A gift through your will or trust is one of the simplest legacy gifts to arrange. However, you have several options for how to plan your bequest, so you do need to do some basic planning to be sure you choose the type of bequest that suits you best. Don't worry. We're here to help every step of the way!
Your bequest can be:
A certain dollar amount
An item of value or a piece of property
All or a percentage of the remainder of your estate after all debts costs and other bequests have been paid
Contingent upon the passing of another beneficiary who gets first priority
Designated to a specific purpose or program or unrestricted to be used where its needed most at the time
Who's that special person in your life that deserves to be recognized? You want to shout their name to the world but wonder how. Maybe they are living, or perhaps they've passed on. If you're looking for a meaningful way to honor them, consider making a tribute gift in your will or trust to the museum of the Art Institute of Chicago in that person's name.
Be sure you notify us of your gift. If you like, we will send a personalized notification of your gift (without saying the amount) to the person being honored or to his or her family and friends.
If you don't have a will in place, you're not alone. It's an intimidating subject for many people, perhaps because it forces us to acknowledge our mortality. But actually, a thoughtfully planned will is the closest you can come to achieving immortality because it gives you control in the most important areas of your life, like your family, your business, and the charities and causes you care about.
More than 50 percent of Americans die without a valid will. This is unfortunate in most cases, because state laws will take over and will distribute your probate estate in accordance to a prescribed formula, possibly in ways that you would not choose.
You've worked hard to achieve what you have—whether it's a little or a lot or somewhere in between—and you deserve the right to say what happens to it. A will gives you the control you deserve.
When you write your will, we hope you will consider including a gift to the museum of the Art Institute of Chicago. It's a simple and meaningful way you can support our mission for future generations.
Writing a will is one of the least expensive legal documents and usually straightforward. And the peace of mind you gain by knowing you have a valid will in place is well worth the attorney's fee.
Here are a couple free documents to help you get started:
One thing is certain as we go through life and that is change.
The circumstances of life change constantly. If you have taken steps to write a will, you can be certain that your circumstance and the makeup of your estate will change from time to time. It is important that you do not procrastinate to get your will amended or even rewritten as these changes in life occur. Here are some common events that should nudge you to change your will: marriage, divorce, a new baby, stepchildren, named heirs pass away, you move from a common-law property state to a community-law property state or vice versa, you dispose of or purchase significant assets, guardianship is no longer needed for your adult children, you change your mind about your bequests to heirs, you wish to add or change a charitable beneficiary.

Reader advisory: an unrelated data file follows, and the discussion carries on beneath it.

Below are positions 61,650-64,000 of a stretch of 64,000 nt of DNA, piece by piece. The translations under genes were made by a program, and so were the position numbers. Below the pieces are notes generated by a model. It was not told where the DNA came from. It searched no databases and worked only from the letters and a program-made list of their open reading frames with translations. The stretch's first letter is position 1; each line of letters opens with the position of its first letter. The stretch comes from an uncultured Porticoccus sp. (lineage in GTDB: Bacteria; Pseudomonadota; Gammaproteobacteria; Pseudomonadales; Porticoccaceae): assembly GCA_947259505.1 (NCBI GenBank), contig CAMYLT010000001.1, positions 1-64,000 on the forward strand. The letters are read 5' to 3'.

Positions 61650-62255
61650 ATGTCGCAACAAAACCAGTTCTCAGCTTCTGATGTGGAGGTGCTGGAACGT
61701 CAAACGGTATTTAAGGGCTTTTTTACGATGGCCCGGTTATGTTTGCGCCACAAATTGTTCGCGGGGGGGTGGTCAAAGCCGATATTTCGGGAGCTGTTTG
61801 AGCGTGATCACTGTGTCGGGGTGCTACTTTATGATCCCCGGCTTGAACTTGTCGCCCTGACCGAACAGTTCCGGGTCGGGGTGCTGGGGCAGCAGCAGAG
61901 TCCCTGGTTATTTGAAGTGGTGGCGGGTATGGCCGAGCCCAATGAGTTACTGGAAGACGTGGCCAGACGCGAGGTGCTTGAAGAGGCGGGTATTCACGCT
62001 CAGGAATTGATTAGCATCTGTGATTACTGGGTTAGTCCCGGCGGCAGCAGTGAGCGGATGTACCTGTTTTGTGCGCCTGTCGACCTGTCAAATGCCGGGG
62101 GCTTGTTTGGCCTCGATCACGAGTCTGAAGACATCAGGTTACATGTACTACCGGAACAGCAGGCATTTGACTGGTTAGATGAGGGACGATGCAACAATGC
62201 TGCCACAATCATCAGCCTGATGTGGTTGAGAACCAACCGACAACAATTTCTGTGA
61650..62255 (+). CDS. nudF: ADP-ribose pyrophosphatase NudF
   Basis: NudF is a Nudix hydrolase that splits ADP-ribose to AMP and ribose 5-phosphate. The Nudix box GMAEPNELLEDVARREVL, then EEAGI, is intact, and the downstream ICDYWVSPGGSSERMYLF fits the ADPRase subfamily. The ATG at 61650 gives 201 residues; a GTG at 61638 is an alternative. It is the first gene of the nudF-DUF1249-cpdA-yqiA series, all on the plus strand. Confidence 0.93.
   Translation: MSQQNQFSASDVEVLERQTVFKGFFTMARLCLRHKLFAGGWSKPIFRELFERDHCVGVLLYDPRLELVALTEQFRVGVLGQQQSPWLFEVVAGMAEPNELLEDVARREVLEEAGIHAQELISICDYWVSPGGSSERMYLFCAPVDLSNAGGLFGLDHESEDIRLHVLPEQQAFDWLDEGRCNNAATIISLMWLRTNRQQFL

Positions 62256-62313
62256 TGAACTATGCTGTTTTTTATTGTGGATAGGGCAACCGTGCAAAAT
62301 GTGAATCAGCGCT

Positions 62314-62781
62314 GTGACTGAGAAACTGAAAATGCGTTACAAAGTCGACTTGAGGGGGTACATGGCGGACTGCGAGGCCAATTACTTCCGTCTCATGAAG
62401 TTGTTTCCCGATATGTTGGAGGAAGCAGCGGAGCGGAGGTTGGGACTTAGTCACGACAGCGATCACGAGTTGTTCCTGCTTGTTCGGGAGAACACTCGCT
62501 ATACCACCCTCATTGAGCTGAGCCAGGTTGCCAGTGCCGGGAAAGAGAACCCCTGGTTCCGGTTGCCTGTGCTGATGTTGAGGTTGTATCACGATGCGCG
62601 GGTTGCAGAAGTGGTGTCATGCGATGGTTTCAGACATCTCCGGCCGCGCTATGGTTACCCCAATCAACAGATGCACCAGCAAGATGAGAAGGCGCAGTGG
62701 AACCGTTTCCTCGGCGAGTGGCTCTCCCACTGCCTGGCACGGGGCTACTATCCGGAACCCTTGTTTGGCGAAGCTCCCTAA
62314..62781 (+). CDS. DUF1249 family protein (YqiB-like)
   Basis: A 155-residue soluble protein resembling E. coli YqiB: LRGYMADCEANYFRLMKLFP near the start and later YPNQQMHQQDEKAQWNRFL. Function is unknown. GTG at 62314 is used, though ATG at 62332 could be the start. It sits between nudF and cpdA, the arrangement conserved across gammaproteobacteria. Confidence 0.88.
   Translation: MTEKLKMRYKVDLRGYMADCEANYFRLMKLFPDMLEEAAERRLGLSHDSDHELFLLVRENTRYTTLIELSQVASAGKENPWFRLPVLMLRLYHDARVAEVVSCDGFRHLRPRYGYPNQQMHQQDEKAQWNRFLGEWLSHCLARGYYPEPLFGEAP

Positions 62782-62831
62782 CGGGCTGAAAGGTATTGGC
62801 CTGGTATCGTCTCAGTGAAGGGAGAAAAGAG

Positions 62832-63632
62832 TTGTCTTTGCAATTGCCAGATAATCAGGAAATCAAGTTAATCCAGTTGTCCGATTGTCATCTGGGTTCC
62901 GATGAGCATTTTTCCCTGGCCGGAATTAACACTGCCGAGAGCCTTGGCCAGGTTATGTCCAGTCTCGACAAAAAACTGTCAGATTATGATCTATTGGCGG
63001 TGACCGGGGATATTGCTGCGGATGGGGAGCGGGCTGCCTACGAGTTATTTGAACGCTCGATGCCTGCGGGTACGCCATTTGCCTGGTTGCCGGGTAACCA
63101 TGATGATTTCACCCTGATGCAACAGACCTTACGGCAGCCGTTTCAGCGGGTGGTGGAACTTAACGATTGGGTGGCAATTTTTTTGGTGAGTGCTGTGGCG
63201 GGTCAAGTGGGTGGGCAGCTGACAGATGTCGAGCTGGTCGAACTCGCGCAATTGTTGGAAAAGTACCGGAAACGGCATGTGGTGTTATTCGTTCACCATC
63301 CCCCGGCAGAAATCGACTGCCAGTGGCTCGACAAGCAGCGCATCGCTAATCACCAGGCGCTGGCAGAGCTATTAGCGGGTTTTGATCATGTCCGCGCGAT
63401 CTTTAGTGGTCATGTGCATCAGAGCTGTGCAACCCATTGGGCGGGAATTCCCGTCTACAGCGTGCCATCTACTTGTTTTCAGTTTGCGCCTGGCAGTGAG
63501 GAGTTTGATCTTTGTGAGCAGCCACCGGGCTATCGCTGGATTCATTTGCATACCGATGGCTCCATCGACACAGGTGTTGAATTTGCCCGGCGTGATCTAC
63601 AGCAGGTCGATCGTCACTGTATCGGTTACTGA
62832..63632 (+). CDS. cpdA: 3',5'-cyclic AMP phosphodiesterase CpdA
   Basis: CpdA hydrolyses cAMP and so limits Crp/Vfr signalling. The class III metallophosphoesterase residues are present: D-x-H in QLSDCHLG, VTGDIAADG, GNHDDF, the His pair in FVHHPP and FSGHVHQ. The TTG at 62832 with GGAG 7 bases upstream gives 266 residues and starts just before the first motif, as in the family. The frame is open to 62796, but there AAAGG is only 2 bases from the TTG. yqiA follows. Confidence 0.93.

Some states allow an individual to compose a will. If it is properly witnessed and signed, many Probate Courts will accept such a will.
However, most people have no idea how to get started with such a task. They wonder if they will adequately cover all the bases in a self-authored document.
A will is a very important legal document, and it is wise to employ the expertise of a qualified attorney. A will is one of the least expensive legal documents you would pay for, but a well-written document could save your heirs much more in dollars and hassle.
An executor or personal representative is the person you assign the responsibility to manage and distribute your estate in accordance with your will. An executor’s work will be monitored by the Probate Court. An executor does not need to be an expert in finances, probate law, or taxes. He or she can and should hire such experts that are needed for assistance. A good executor will be honest and organized, possess good common sense, and be willing to serve in this capacity. Most people will name their spouse or an adult child, or some other close heir. If possible, name someone who lives nearby and who is familiar with your financial matters. That will make it easier for the person to do chores like collecting mail, selling assets, and finding important records and papers.
Probate refers to the review or testing of a will before a court to ensure that the will is authentic and the estate is distributed properly. If there is no valid will, then the Probate Court will appoint an administrator of the estate to facilitate the estate's distribution in accordance with state law.
Probate can be expensive and time consuming, and a good estate plan minimizes the cost and time for your loved ones. Your non-probate assets are any assets in your estate that will pass to heirs or charities without involving Probate Court. Examples include jointly held property such as real estate, jointly held bank accounts, and beneficiary designations in a life insurance policy or qualified retirement plan. Additionally, some people title all their property to a living trust, and at death, the named trustee will distribute or manage assets in accordance with the trust document. The trust and assets possessed by the trust are not reviewed by the Probate Court. In states where probate fees are expensive, a living trust can save on those costs. Also, those who own property in another state may want to consider a living trust so that they do not have to deal with two Probate Courts.